Can You Use Records Of Prior Accidents To Prove Your Injury Case?
When someone is injured on another’s property, or is injured in a nursing home, or as a result of medical malpractice, the first thing the victim may wonder is whether others have been injured the exact same way. After all, what better evidence could there be of a dangerous condition, or of one’s propensity for carelessness, than showing that other people in the past have been injured the exact same way that you were injured?
Prior Accidents and Injuries
This naturally leads people to want to get prior evidence of accidents or injuries, and to use them against the defendant in court.
For example, if you are trying to show your doctor is careless, or misdiagnoses people, wouldn’t it be persuasive to know that the doctor had misdiagnosed a handful of people in the past?
It may well be helpful. The problem is that it impedes on the privacy of innocent people who aren’t a party to your lawsuit.
So for example, if you contend that a stairwell in a business is dangerous, and you want to get accident reports to show that in the last year, 20 other people have been injured on that exact same stairwell, those 20 other people have a right to privacy–you are asking for records of their accidents, and asking that those records be made public when you present them in your eventual trial.
Remember that none of those people may even ever know that you are using their information that way, and they may not have consented to it, had they been told or asked.
Federal Privacy Laws
Complicating matters more is that there may be federal laws that absolutely prohibit disclosure of someone’s information without their consent. For example federal HIPAA laws may prohibit you from seeing people’s medical information, and federal debt laws can make financial records private as well.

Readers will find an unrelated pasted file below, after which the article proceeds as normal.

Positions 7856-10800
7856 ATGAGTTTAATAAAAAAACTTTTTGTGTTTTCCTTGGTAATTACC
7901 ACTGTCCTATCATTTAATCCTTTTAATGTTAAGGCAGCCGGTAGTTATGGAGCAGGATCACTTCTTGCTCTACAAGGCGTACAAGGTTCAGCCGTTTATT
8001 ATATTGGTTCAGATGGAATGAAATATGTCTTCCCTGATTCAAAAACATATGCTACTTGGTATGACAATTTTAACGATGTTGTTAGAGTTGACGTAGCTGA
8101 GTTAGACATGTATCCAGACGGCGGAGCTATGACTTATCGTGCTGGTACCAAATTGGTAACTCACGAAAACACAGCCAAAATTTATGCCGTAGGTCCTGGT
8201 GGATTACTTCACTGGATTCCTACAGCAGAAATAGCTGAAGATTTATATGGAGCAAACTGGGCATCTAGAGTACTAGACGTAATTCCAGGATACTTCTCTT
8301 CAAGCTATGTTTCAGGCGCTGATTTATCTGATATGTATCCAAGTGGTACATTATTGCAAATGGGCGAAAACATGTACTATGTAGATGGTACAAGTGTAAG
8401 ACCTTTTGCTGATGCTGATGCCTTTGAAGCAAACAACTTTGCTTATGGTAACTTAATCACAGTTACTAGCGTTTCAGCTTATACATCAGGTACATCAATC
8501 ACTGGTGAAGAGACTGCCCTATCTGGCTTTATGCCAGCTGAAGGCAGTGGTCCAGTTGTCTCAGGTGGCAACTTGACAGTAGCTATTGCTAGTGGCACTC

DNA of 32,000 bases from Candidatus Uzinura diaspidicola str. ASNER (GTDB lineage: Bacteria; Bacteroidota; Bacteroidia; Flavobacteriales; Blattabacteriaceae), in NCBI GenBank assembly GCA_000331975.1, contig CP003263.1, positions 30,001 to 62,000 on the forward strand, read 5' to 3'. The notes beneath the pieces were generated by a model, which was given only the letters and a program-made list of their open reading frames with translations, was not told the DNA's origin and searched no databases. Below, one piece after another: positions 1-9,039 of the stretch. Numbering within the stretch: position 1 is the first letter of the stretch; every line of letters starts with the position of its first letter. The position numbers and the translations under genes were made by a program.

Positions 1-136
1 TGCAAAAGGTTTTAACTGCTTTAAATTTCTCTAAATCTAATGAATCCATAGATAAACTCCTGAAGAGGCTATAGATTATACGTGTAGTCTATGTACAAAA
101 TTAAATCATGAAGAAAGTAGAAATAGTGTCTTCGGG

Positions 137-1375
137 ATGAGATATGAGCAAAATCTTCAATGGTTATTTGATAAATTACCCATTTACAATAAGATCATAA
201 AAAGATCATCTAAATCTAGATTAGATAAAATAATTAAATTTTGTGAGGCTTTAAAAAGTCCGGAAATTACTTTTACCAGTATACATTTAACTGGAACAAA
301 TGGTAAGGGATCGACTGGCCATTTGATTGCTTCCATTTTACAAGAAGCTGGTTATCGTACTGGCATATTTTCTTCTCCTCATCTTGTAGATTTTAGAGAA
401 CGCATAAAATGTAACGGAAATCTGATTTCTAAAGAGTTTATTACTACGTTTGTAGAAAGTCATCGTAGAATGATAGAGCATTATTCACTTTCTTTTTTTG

Even without an explicit federal law, courts will often be hesitant to intrude on someone’s privacy, by making something like a prior incident report public.
How Requests are Handled
If you ask for the record of non-parties (that is, previously injured people who aren’t a party to the lawsuit), the defendant will often object. Sometimes that objection is out of a genuine concern for the privacy of third parties, and other times, the objection is just a thinly veiled attempt to try to keep you from getting the evidence that you need to win your case.
In either event, the court will often look at the records being requested, to determine the extent that the records do impede on innocent peoples’ privacy rights. The court will use a balancing test, balancing the intrusion into the privacy of others, with the importance of the evidence. If the court finds that the evidence can be gathered other ways, or that your case can be proven other ways, it may not allow you to have or use the evidence.
Call the West Palm Beach personal injury attorneys at Pike & Lustig today so you know what to expect, and what evidence can be used to prove your injury case.